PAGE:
The Hadza
Michael Ellis

On the shores of Lake Eyasi in the Great Rift Valley of Tanzania, four of the major languages groups of Africa intersect. The Bantu, Nilotic Cushitic and the Khoisan. The latter is the famous click language of the so called Bushman of the kalihari.
Most Americans know this tongue from the movie The Gods Must be Crazy.
This may be the most ancient language still spoken on Earth.

The Hadza is a small tribe of 400 individuals who speak this language and still maintain the traditional ways of gathering resources. They are often referred to as the last Stone Age tribe in Tanzania. I had the immense pleasure recently to accompany four of the men on a morning hunt for game.

Almost every animal is considered food. Since the area we were in was developed the game was mostly small animals. Vervet monkeys and baboons are first choice but mice, hares, hyrax, and any bird will do, but no reptiles are eaten. The women and children stayed behind. They would forage later in the afternoon for the roots, berries and small animals that actually sustained the tribe. Like most primitive cultures the burden of food gathering is mostly on the women. Meat is an uncertain and limited treat.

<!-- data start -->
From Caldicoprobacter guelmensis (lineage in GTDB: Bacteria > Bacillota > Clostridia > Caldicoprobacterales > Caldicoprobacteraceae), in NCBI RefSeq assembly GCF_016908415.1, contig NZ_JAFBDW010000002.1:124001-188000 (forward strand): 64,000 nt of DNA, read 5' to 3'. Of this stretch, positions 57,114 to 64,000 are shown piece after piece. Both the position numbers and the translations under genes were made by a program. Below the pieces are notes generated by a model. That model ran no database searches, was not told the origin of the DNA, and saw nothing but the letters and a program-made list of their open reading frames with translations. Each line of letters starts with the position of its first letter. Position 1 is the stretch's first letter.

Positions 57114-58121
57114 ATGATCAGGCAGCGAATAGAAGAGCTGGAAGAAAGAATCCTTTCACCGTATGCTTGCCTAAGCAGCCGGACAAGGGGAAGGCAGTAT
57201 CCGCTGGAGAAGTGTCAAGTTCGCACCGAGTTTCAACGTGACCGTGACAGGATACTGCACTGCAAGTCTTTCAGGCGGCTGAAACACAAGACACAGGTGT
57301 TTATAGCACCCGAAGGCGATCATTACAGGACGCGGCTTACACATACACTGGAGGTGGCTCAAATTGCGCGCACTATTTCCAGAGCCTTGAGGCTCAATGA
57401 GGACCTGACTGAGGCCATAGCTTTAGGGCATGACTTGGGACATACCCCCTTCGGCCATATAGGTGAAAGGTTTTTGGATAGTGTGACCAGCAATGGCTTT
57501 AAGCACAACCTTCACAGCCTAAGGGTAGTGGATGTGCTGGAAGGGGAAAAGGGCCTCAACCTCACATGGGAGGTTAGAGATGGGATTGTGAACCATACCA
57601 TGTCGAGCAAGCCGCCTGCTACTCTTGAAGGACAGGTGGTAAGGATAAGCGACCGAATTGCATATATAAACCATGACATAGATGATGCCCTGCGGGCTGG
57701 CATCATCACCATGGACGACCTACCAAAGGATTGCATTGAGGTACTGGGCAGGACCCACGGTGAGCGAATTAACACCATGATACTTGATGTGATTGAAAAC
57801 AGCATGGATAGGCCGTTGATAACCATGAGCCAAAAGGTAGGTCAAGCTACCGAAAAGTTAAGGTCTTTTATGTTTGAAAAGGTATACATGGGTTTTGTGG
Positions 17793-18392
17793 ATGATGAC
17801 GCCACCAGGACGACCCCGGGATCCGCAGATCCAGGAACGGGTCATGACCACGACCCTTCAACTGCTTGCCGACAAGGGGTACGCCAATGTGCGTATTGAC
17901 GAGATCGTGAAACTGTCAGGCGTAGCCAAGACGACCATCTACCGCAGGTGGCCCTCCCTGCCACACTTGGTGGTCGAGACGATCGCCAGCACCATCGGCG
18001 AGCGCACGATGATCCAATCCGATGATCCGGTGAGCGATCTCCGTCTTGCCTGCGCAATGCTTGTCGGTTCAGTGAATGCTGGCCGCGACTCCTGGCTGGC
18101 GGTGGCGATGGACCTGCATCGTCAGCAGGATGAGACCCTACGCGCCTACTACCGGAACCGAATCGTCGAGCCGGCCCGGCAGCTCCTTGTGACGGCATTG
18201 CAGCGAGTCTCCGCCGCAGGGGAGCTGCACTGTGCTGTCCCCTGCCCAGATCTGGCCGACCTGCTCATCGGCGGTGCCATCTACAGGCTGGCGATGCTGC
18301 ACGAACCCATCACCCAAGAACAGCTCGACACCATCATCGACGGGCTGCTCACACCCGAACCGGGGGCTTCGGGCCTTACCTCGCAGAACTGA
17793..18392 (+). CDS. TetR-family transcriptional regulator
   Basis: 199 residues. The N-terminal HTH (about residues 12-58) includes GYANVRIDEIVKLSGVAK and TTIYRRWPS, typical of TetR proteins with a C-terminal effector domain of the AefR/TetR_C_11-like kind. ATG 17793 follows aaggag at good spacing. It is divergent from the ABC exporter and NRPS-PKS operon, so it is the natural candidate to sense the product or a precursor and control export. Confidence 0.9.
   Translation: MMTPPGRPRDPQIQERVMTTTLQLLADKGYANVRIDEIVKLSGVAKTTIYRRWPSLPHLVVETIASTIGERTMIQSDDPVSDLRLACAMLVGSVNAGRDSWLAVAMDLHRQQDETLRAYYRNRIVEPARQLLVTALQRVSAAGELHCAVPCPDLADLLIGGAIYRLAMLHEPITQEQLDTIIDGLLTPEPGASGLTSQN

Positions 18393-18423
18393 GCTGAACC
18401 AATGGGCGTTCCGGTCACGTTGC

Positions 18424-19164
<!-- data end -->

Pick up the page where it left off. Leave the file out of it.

I was amazed at the hunters’ skill in finding a group of vervets. These little primates knew the Hadza by sight. In game parks they freely leap about but here they kept perfectly still, high in the palm fronds. Not moving one bit saved most of them. One black faced vervet monkey was killed with a bow and arrow. I enjoy watching these monkeys so it was difficult to witness one of my closer relatives killed.

We walked quickly back to the women where a fire was built by friction. The small monkey was barely cooked and then every part eaten by the entire tribe of a dozen people. No food is wasted here.

Every person on earth is related to the Hadza. Not only by the direct genetic connection to our kin in Africa but by their daily method of survival. All humans were once hunter/ gatherers. To see these ancient skills practiced was an honor.

This is Michael Ellis with a Perspective.



Posted on

November 7, 2010